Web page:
What is “spiritual trauma”?

To understand spiritual trauma, we must first come to understand the nature of spirit in human beings or what has often been called the psyche.  Remen (1999) says that spirit is not morality, or ethics, or the psychic, or religious dogma.  Spirit is that part of humanity that is reaching for that which lies beyond.  

I have noticed that most resources on spiritual trauma will pair the spiritual with the religious but this is wrong.  Religious beliefs are a way to connect to the spiritual but they are not one in the same.  Most world religions believe that their own religious beliefs are the only way to the spiritual but this is also not correct.  As Remen (1999) says, “Religion is a bridge to the spiritual–but the spiritual lies beyond religion.  Unfortunately, in seeking the spiritual, we may become attached to the bridge rather than crossing over it.”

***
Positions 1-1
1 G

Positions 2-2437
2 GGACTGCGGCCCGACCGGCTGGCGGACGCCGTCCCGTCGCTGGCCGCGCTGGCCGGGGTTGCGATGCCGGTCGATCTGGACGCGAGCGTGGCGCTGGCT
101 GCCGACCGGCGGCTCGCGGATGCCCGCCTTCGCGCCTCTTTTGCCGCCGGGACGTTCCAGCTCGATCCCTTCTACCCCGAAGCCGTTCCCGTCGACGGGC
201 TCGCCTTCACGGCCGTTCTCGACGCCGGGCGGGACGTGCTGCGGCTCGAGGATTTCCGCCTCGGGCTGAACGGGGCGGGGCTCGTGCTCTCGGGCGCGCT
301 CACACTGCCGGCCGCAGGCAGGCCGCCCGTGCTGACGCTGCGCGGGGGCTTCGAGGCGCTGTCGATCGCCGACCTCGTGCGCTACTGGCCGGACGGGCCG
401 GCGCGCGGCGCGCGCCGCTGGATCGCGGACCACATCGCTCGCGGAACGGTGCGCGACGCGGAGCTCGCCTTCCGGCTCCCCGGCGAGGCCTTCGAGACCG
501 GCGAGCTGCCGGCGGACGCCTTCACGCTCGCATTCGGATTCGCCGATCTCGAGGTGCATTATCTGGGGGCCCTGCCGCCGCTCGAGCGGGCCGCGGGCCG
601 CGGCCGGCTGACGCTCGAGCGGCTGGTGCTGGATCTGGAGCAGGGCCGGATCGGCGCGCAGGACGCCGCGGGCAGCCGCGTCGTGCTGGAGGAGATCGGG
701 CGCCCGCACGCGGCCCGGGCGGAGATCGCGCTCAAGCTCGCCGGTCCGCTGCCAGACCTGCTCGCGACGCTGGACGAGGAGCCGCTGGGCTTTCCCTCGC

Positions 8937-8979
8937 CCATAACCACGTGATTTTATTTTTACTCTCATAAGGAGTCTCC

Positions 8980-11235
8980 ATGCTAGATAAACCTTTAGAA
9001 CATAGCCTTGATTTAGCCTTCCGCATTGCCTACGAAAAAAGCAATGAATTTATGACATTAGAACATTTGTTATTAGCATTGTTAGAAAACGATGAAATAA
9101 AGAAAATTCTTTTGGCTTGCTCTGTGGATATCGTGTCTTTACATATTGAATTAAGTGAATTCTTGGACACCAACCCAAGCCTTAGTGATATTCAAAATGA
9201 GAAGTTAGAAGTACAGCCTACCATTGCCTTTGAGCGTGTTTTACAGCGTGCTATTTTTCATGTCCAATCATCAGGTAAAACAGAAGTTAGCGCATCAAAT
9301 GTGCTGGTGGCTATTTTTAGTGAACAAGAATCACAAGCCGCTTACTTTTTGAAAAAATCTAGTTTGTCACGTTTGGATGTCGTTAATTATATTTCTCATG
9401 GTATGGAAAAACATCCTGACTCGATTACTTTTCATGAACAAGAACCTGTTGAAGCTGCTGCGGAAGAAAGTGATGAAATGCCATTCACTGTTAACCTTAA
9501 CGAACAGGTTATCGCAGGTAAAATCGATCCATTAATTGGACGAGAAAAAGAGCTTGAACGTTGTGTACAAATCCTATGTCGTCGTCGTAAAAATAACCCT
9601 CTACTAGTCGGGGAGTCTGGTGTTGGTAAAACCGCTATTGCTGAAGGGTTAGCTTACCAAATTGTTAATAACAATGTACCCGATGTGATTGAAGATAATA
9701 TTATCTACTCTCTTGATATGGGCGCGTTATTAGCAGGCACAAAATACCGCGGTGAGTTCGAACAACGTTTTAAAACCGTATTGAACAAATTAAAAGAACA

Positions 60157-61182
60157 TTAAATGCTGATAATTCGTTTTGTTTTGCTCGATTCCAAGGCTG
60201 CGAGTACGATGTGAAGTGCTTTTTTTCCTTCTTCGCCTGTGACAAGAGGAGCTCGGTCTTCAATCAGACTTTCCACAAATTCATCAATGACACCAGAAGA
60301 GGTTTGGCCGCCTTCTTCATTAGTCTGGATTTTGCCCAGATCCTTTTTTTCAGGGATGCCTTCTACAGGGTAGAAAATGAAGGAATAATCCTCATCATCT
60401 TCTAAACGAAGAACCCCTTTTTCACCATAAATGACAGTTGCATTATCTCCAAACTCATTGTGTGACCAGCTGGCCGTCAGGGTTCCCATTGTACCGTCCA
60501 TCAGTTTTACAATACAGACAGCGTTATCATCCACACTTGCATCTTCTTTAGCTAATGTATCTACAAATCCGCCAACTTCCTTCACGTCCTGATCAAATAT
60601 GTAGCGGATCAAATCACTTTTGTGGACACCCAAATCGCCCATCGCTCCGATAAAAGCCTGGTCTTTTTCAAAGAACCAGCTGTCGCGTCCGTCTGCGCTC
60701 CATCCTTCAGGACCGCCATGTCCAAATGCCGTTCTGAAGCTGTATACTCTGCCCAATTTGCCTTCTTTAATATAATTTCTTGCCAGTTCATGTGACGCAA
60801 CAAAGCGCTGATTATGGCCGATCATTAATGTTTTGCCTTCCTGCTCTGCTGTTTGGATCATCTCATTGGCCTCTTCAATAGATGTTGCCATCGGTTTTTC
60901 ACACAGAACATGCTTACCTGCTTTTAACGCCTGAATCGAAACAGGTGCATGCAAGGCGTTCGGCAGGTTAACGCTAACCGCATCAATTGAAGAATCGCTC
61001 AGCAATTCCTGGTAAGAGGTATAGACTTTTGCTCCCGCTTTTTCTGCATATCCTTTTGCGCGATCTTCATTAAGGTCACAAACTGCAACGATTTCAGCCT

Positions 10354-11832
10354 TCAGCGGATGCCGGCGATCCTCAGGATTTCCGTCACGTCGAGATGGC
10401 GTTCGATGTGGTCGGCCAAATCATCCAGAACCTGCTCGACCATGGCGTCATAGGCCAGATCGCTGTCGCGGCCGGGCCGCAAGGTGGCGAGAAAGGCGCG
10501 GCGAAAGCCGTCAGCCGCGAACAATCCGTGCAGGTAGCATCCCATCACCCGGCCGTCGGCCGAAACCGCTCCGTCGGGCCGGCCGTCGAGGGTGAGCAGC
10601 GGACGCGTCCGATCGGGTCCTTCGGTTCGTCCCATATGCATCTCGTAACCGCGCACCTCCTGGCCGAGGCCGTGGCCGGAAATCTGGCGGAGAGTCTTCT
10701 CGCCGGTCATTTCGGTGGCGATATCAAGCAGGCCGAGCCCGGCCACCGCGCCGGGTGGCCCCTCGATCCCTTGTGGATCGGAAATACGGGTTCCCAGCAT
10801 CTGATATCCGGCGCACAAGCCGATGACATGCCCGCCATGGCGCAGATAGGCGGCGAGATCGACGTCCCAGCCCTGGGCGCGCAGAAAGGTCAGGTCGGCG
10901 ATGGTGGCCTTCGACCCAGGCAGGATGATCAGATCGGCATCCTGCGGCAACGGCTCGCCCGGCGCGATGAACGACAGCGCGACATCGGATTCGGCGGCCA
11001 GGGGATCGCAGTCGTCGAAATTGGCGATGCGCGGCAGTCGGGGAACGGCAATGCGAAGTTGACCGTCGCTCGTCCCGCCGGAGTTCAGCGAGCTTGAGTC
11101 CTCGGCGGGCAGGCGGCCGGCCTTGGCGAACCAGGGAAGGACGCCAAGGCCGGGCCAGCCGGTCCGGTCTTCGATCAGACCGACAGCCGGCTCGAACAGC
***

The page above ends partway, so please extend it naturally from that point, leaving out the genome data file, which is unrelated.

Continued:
Spiritual trauma, then, is when anything injures the spirit.  Perhaps the religious bridge was shaky or collapsed during crossing.  Perhaps those that taught you about spirit paired it with morality, ethics, or religion.  This can be a form of trauma in its own right.  Perhaps you were abused in the name of God (however “God” was defined).  Perhaps your spirit was completely denied or neglected for a variety of reasons. 

One religious leader taught that there are five primary aspects to human nature–heart, soul, mind, strength, and neighbor.  Our heart is human emotion, the soul is the spirit, the mind is mental health, our strength is physical health, and neighbor is social connectedness.  When I help clients look at all aspects of their well-being, the spirit is often the most neglected.  Some clients have never considered their spirit, or have not known how to define it, or say, “I’m not spiritual,” (meaning religious). 

But, we are all spiritual.  We all need spiritual nurturing and well-being.  It is my hope that through this blog and related resources, you will be able to connect to, nourish, and heal your beautiful spirit.  If it has been traumatized, it is longing for healing.  You’ve come to the right place. 

Remen, R. N., (1999).  On defining spirit.  Park Ridge Center Bulletin, 7(4).  Retrieved http://www.mnwelldir.org/docs/spirit/defining.htm